A D.C. Superior Court judge dismissed all of the firearms charges against a Maryland man after viewing police body camera video that was recorded during a traffic stop last November.
The case against George Thompson fell apart last month after the body camera footage totaling more than an hour failed to show Thompson giving the officers permission to search his car. Thompson was on camera and recorded the entire time. Despite that, prosecutors with D.C.'s Attorney General's Office took the case to court and lost.
Thompson was pulled over by D.C. police officers last November for having bad tags on his Honda minivan. By his own account, he was unemployed and homeless - living out of his vehicle. At the time, he was driving into the District to visit his mother.
He was seen on the video being cooperative and helpful while answering all of the officers' questions - even telling them where they could find his wallet.
On the police body camera video, an exchange was seen between two of the officers over whether they have permission to search the car. The female officer asks the other officer about the consent to search Thompson's vehicle three times. However, at no time does Thompson tell the officers they have permission to search it.
But what happened next got Thompson in trouble with the officers. The officer who pulled him over noticed a gun permit in his wallet and asked him if he had guns in the van. Thompson told the officers he had a bag of disassembled guns that were all legally owned and registered in Maryland. He explained he was an unemployed security guard living out of his vehicle.
Thompson was then taken into custody and charged, but it ultimately did not hold up in court.
"At that point, once the search begins, it's all bad," said defense attorney David Benowitz of Price Benowitz LLP who did not defend Thompson in court. "It's all constitutionally infirm. It's a total violation of the Fourth amendment. For example, the statements that Mr. Thompson later makes are what is called a fruit of the poisonous tree. In other words as well as the weapons that are found, all of that is inadmissible in court."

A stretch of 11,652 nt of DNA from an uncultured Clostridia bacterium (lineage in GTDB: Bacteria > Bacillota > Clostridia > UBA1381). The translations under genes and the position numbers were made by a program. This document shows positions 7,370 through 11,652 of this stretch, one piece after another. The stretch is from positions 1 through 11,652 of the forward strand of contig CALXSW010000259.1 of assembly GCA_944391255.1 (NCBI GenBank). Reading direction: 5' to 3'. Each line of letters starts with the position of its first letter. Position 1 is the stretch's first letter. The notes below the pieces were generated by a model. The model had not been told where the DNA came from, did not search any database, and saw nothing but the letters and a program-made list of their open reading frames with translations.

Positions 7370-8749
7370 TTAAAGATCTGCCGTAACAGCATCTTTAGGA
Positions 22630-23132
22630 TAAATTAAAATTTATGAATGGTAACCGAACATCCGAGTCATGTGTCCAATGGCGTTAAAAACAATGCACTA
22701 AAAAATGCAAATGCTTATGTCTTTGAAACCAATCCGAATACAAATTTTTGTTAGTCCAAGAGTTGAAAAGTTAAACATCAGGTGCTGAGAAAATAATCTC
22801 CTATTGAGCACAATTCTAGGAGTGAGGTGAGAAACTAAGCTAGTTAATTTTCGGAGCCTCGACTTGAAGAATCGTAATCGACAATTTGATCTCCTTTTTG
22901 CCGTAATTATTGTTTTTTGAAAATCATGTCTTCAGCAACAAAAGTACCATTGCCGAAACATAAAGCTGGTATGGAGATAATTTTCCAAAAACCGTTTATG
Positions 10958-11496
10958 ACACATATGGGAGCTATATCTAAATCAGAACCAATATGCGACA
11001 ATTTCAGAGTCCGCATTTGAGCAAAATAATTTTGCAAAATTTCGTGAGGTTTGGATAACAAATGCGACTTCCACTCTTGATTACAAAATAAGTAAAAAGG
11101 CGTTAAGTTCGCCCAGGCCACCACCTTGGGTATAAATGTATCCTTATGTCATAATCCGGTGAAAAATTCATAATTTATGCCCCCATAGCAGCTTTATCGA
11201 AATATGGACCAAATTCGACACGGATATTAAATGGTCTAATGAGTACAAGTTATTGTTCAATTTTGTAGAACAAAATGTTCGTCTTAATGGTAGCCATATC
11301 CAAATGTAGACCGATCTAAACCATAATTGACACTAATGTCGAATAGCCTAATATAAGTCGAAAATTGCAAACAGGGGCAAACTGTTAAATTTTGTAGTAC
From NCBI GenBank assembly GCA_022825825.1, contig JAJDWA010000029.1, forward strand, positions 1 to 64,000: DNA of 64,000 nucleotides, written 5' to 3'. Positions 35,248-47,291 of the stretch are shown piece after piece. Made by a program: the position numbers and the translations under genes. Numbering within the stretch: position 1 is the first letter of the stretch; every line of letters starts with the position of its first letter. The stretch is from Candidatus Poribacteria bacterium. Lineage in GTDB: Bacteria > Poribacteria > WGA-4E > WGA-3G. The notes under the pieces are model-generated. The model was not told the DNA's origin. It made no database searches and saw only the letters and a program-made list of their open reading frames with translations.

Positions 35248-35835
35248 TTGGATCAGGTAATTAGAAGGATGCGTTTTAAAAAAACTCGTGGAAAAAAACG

Thompson's attorney Jack Gilmore was unavailable to comment on camera on Tuesday about the case. However, he did tell FOX 5 the officer who initially made the traffic stop stuck by his story on the stand and claimed he had gotten a consent to search.
Benowitz said these body-worn police cameras have now changed the way defense attorneys go to work.
"The body-worn camera is a game changer in the District of Columbia and around the country for these types of issues and other types of issues," said Benowitz.
He said the law and the arrest was on the officers' side in this case, but the failure to get the consent to search ruined it all.
When we first met Thompson last November, he admitted what he did was wrong. He told us that he hoped the judge would show him some mercy.
D.C. police said on Tuesday that no misconduct allegation has been filed against the officer who made the traffic stop and he is not under investigation.
Thompson is working again, but still remains homeless.